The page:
Kitchen Set with a Rustic Table Top

This post has been saved as draft for a long time. The project is from last fall, but I finally found the time to finish it up and share it with you.

When I started working on this kitchen table, the original idea was to do a rustic, barn wood look on its top.

I considered painting and dry-brushing different shades of brown and gray, but when I noticed how beautiful the wood grain was, I decided not to hide it with paint. Instead, I used different colors of stain and a gray wash.

Although the final result doesn’t look as rustic as I envisioned, I think multicolored effect of the brown, black and gray look very pretty!

The Wood Spa - Rustic Table Top 2 (1 of 1)

Check out the short video tutorial at the end of this post if you want to watch how I did it.

Here is the step-by-step of how I refinished the table top.

  1. First I stripped it with zip strip. (This is powerful stuff,  friends! Wear thick gloves and protection goggles).
  2. After cleaning it well with denatured alcohol, I sanded it down using 80, 120 and 220 grit sandpapers, in this order.
  3. I cleaned again then applied General Finishes Antique Walnut Gel Stain.
  4. After about 6 hours, when the stain was dry to the touch, I applied Minwax Ebony stain and let it dry for about 2 hours.
  5. Using a wire brush, I brushed several spots of the table top always following the wood grain. The idea was to remove the ebony stain on those spots so the brown from the gel stain could show through.
  6. I removed the dust with a clean brush then applied the gray wash to the entire top using a chip brush then wiping off the excess with a rag.
  7. Repeated step 5.
  8. Finally I sealed the top with three coats of Minwax polyurethane satin.

Here is a one-minute video tutorial.

Screen Shot 2017-07-14 at 7.56.05 PM

And now more pictures of this cool set.

The Wood Spa - Rustic Table Top 2 (1 of 1)

The Wood Spa - Rustic Table Top 1 (1 of 1)

The Wood Spa - Rustic Table Top 4 (1 of 1)

The Wood Spa - Rustic Table Top 5 (1 of 1)

The Wood Spa - Rustic Table Top 6 (1 of 1)

The Wood Spa - Rustic Table Top 3 (1 of 1)

The Wood Spa - Rustic Table Top 7 (1 of 1)

The Wood Spa - Rustic Table Top 8 (1 of 1)

The Wood Spa - Rustic Table Top 9 (1 of 1)

The Wood Spa - Rustic Table Top 10 (1 of 1)


I painted the table legs and chairs with Valspar Graceful White, lightly distressed mostly the edges and antiqued with dark wax.

What do you think of the result?

I’m sharing this post on this awesome link parties:

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Thanks for reading!


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It all started in the spring of 2013. I realized how tired I was to see my house entirely decorated with IKEA stuff. Nothing against IKEA, but after 12 years, I just needed some change. I wanted stylish, original furniture, but noticed that everything I liked from retail stores was way out of my budget. Thanks to Google, Youtube, and a couple of amazing blogs, I was able to discover and explore the world of furniture refinishing, and it was the beginning of my addiction. I now spend my days rescuing old, dull, unwanted pieces of furniture to give them a fresh look so they can be displayed, used and loved again for many more years to come. Thanks for stopping by.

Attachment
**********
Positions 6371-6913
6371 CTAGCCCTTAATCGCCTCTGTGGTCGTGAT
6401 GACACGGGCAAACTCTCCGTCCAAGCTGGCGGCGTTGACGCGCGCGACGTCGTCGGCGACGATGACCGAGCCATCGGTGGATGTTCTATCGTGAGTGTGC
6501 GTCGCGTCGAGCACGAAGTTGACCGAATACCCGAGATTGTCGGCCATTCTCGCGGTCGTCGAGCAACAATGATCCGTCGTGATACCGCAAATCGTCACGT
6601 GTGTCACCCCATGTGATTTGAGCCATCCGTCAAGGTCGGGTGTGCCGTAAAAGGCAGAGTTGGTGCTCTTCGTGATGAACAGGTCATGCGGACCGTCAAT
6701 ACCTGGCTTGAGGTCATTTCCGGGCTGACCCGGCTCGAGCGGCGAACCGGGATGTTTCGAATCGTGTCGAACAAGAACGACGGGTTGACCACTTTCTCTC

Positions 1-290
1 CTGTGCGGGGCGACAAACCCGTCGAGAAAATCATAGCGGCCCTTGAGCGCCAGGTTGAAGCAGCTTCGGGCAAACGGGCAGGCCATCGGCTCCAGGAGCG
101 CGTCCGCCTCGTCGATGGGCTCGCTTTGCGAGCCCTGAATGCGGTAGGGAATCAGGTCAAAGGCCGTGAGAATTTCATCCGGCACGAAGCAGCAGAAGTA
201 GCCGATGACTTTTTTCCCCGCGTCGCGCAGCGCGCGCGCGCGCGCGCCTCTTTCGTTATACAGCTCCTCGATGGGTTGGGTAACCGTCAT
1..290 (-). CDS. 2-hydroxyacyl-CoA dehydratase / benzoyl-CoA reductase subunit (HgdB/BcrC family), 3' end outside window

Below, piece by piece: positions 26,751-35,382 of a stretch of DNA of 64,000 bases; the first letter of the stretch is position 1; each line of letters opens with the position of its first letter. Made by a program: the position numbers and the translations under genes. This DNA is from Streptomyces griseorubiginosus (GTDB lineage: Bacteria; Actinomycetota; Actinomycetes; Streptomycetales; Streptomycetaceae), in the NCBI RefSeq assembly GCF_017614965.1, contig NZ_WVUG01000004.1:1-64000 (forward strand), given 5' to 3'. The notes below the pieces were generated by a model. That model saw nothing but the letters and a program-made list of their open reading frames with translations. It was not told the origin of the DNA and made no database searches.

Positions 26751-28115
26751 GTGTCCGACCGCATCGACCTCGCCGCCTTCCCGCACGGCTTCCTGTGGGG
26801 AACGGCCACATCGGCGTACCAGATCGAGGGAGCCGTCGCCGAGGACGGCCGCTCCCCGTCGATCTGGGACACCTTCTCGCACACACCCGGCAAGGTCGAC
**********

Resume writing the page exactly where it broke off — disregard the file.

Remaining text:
11 thoughts on “Kitchen Set with a Rustic Table Top

  1. I think you did an absolutely fantastic job in really giving the table and chairs such an uplift and made an amazing production that far surpasses so many I have seen. The work you did was hard on the table top, and your efforts show the amount of love you put into your work!


  2. Pat that wood grain is gorgeous. I’m glad you decided not to cover it up. It is warm and rich looking. The whole set turned out fantastic. And the white makes for a nice contrast with the wood top, bringing it out even more. I am getting ready to redo my table and I always wonder how you paint out doors without having dust dry on the polyurethane. Last time I did it I ended up with dust particles all over the top.


    1. Thank you Mary!
      I feel your pain. I love and hate painting outdoors. The dust and bugs can ruin hours of work. I usually work inside my garage with the doors open so I get the ventilation, but am a little less exposed to all the things that can land on my pieces. Stain/poly is less of a problem than paint, because you can light sand between coats and after applying the last coat of polyurethane you can finish by light “sanding” your surface with a 0000 steel wool. It leaves it super smooth finish without removing your top coat. Let me know if this works for you.


  3. Love your work. We are building a farm house table -white distressed bottom and stain on top. I would like top sealer to be durable but not real shiny. How are your 3 coats of satin poly holding up.? could I use l semi then 2 satin? Or any other ideas for a durable but not real glossy finish? Always look forward to your posts!


    1. Thank you so much Elaine! This table was for a client so I don’t know how it is today, but I have done the same sealing for pieces in my home and they are still in great shape! The most durable sealers are the oil-based ones, such as polyurethane. You can find them in different sheens (flat, satin, gloss, etc.). Look for a flat sheen and you won’t have any gloss. Also, after you finish all coats, light sand it with a super fine sand paper (400 grit or up) and it will also remove any remainder gloss, if any. Good luck!


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